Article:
Side note. This car had a standard ABS hub on the driver side with the large rubber seal, but the passenger side had an ABS hub that took a regular drive in the hub type grease seal, such as I’ve read the non-ABS cars had, and it had a grease fitting on it. Far as I can tell, this hub does not exist, they should be pre-ABS with the drive in standard seal, and post-ABS with the weird big rubber one. Maybe someone put an ABS ring on a pre-abs hub? I’d be curious to know if I could create or acquire another one to be honest, the standard seal is easier to deal with. Anyway, my observation on the bearings I pulled off that had been on there for a good long time was neither seal seemed to be doing a superior job, there was sign of small water ingress but nothing crazy and despite the worn original 240K mile stub axles the bearings were in good shape.
I replaced the odd hub with a regular later ABS version just so they’d match.

Funny I just replaced my front wheel bearings on my
1988 (no ABS) . I was armed with a you tube video, and
Of course Kirby’s book. Check out page 364, there is a
Recommendation to use Locktite at the stub axle.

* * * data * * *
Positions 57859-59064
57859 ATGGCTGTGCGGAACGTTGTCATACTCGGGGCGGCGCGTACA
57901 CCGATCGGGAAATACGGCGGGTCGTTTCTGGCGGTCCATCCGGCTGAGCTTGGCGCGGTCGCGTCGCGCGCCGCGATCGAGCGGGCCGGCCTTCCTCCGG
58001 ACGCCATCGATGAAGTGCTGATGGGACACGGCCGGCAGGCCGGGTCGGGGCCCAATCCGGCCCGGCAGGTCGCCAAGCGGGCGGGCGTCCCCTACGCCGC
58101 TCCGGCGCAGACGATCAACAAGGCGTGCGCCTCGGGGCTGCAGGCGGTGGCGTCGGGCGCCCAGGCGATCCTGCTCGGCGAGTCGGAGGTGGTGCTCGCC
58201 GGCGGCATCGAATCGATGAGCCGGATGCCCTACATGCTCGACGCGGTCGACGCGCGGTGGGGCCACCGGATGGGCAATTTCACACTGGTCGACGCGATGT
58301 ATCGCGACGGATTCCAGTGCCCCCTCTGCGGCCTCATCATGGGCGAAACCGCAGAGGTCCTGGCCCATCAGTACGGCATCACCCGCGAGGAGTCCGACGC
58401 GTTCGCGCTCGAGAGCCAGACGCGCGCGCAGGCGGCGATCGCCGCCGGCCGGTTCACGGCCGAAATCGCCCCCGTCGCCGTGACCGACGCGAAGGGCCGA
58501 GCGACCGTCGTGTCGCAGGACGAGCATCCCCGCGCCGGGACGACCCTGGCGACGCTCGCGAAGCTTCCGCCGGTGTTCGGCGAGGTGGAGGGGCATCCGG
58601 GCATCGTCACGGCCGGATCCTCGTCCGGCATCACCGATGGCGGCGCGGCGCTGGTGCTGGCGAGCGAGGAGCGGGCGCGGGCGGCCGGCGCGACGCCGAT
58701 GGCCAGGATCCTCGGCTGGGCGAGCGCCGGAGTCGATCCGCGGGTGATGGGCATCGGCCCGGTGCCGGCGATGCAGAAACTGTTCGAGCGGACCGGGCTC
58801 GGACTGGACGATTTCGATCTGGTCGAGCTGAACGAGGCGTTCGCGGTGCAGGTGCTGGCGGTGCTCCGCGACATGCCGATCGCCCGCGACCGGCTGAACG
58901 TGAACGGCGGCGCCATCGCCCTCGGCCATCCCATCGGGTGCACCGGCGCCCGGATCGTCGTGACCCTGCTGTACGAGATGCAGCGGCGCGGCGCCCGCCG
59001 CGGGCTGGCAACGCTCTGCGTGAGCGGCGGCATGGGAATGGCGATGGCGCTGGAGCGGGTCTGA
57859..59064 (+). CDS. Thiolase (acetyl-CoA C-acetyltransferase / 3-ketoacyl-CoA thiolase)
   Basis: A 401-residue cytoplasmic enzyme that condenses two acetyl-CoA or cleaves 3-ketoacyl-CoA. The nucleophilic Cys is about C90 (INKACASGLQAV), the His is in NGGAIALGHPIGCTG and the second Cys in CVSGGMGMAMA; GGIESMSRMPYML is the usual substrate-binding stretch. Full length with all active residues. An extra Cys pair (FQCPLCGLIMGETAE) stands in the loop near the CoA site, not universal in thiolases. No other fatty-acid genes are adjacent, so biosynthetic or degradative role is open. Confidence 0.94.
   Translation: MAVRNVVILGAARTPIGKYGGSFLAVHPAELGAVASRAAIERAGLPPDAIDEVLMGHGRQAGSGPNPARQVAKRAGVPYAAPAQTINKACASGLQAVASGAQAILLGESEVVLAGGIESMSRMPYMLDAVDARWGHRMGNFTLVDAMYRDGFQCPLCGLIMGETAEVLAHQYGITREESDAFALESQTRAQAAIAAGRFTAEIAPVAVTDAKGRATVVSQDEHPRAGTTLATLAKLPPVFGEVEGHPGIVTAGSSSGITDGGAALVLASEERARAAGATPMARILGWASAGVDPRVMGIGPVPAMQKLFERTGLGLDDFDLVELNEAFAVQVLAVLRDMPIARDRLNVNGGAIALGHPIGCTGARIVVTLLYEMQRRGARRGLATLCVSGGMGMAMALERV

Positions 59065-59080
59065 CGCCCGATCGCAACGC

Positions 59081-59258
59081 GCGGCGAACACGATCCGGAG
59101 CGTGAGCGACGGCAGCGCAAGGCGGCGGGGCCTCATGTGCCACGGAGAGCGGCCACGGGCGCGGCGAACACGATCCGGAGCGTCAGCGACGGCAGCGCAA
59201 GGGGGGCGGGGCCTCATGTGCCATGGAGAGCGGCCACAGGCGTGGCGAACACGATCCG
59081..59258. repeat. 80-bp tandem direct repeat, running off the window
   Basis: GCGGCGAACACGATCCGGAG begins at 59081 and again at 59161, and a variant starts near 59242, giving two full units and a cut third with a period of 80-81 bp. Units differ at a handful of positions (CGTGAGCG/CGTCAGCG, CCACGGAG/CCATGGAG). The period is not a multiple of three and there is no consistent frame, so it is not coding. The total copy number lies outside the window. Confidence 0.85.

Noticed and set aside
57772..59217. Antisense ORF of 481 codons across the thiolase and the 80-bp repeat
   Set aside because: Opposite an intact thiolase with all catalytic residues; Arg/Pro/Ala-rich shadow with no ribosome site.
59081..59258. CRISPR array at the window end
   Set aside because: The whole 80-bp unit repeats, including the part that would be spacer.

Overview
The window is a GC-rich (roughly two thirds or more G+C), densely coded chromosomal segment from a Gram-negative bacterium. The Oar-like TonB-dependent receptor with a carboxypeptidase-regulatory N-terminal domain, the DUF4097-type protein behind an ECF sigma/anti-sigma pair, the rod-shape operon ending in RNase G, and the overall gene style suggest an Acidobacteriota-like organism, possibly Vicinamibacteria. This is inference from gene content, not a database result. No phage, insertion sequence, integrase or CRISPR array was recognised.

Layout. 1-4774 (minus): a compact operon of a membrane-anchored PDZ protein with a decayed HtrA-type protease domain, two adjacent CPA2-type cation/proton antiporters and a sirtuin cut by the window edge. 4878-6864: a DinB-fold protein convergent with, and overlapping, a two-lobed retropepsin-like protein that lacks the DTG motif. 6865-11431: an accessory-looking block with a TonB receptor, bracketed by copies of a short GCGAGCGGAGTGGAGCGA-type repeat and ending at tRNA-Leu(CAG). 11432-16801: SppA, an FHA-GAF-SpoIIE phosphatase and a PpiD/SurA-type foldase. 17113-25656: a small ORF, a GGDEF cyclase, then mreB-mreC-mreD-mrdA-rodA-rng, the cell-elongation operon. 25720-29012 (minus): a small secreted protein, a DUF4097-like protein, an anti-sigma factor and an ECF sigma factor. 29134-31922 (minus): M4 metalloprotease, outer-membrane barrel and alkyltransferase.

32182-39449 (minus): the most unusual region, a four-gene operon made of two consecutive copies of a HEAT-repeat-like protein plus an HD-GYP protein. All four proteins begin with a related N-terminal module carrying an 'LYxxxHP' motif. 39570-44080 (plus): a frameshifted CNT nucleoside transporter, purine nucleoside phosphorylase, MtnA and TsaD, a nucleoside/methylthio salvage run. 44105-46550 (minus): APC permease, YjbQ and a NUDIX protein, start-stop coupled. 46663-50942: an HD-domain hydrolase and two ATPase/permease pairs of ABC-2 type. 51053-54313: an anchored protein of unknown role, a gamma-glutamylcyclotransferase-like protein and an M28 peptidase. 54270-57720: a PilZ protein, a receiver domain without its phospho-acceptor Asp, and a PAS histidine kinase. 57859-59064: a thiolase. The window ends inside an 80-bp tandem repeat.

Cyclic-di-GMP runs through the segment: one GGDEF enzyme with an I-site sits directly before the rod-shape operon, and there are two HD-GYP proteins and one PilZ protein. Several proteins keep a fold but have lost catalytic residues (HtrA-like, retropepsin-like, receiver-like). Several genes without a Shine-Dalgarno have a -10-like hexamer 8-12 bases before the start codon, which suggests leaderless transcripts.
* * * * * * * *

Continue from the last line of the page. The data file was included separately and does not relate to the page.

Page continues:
The job seemed simpler than I ever expected. Make sure
You get the right brand and version for your year of car.
Also clean and grease up the new ones correctly.
It’s been a month for me no issues so far.

Be a non-issue with a non-ABS car, they are pretty much like anything else.
The weird seal is what’s given me pause.

Speaking of Kirby’s book, I notice it’s alluded to that the hub rotates on the seal.

"The post-ABS grease seal works the other way round, it sits on the hub carrier and its lip touches the hub proper which rotates relative
to it. The hub’s inside surface in that area is nothing like as smooth as the stub axle’s surface, so I’d expect that grease
seal to fail much earlier.”


“If you have an ABS-equipped car, perhaps while you have the hub off for an overhaul it’d be a good idea to polish up
the contact surface on the hub to help seal life.”

The inner seal looks strange or even wrong, but it works. There are few versions if you’re buying non-genuine. These are sealing on the inner diameter of the hub, the lip is useles and usually will be chopped away by rusty surfaces.

You can clean these out prior to assembly.

In terms of bolting force of the hub:

  1. Assemble everything apart from split pin and basket.
  2. Remove alloy wheel centre cap
  3. Assemble wheel
  4. Tighten until no play when rocking with your wheel
  5. Take the wheel off, assemble split pin and basket, wheel
  6. Repeat after 60 miles